• Compare the value of support you provide with any income, including Social Security, that your parent receives to determine whether you meet the support requirement. The amount of support you provided must exceed your parent’s income by at least one dollar.

And what if you are a caregiver who has paid for some of your parent’s medical expenses? Can you deduct these expenses on your return? The IRS says yes, if your parent was your dependent either at the time the medical services were provided or at the time you paid the expenses.

You may claim a deduction for the portion of their expenses that you paid, and include medical expenses you paid for an individual that would have been your dependent except that:

• He or she received gross income of $4,050 or more in 2017,
• He or she filed a joint return for the year, or
• You, or your spouse if filing jointly, are properly claimed as a dependent on someone else’s return.
• Deduct the medical expenses on Schedule A (Form 1040), Itemized • Deductions. Reduce the total of all allowable medical expenses by 7.5% of your adjusted gross income.

For more information on filing taxes for caregivers, visit:


The professionals at Great Care are available to talk with you and your family about all of your home care needs, including respite care. Great Care is a non-medical in-home care agency providing quality and affordable elder care in Fishers, IN and the surrounding areas. Call (888) 240-9101 for more information.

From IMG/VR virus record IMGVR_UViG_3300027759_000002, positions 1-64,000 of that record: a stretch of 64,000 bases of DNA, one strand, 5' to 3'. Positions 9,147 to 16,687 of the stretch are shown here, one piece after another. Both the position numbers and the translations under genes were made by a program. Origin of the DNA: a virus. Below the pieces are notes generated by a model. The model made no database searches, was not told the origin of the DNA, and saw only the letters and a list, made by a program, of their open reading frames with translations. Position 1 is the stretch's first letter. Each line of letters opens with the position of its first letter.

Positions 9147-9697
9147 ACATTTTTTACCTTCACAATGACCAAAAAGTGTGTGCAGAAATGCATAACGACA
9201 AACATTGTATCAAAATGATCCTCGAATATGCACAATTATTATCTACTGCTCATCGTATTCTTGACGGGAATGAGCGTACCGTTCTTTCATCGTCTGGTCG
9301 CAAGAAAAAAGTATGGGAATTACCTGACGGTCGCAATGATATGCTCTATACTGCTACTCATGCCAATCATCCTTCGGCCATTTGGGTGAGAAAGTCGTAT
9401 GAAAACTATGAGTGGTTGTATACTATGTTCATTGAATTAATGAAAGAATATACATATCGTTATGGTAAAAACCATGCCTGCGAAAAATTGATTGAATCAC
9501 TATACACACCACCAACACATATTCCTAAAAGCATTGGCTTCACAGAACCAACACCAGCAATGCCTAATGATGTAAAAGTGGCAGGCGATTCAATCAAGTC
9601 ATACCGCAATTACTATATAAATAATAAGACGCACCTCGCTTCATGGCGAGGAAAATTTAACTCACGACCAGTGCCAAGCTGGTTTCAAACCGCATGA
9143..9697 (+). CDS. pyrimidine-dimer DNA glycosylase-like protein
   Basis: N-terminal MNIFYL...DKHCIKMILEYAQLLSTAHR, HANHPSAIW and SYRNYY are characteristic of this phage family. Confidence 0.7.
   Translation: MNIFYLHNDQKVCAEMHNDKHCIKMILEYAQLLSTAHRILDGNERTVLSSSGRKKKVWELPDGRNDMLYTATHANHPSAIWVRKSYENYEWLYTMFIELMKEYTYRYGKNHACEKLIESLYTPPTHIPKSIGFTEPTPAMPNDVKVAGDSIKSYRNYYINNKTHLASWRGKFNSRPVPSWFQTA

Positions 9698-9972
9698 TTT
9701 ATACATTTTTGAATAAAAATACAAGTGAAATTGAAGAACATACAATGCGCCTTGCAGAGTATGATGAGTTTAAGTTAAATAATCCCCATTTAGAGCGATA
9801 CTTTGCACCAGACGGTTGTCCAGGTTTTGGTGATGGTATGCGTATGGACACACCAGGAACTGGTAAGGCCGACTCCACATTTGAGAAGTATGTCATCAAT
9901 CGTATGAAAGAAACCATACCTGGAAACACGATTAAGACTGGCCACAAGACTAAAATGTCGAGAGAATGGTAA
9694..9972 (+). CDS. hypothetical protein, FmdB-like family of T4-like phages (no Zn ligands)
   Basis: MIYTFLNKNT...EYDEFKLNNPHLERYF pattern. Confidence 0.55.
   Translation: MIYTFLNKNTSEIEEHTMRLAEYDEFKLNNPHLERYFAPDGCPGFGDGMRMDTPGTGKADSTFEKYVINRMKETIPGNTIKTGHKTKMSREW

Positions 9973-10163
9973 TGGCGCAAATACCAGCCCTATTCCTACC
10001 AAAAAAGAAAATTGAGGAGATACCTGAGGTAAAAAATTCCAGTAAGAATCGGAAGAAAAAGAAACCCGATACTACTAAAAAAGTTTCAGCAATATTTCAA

About Julie S.

Julie Sullivan is the Owner at Great Care of Indianapolis, Indiana.
Great Care is a licensed, personal services agency, providing in-home care services to the Indianapolis, Indiana and surrounding areas. We serve the personal health and daily care needs of seniors or individuals who prefer to stay at home, but require assistance with everyday activities, such as dressing, personal hygiene, meal preparation, laundry or errands. Our team of certified nurse aids and home health aids can provide you with personalized, in-home care services to meet your needs, including:
• Daytime hourly in-home care
• Temporary or post-hospital respite care
• 24-hour, around-the-clock home care
• Morning and evening care
• Overnight / Slumber care
In addition, we offer our Care Compass service, to assist in setting the course for the next stage in your loved ones life. We guide you through the currents of aging, and help you find your true north. Our licensed nurses, with experience in hospice and geriatric care, will help guide you through the complex and often sensitive journey of selecting an in-home care service, and will provide a smooth transition to a new way of life for your loved one, without the anxiety and fear.
Our current nursing and management team has more than 75 years of combined experience in the home healthcare services industry. All of our caregivers are bonded, insured and screened thoroughly, so you know you’ll be receiving the greatest care possible. That’s why we stand by our mission: to deliver the same, quality care we expect for ourselves and our loved ones.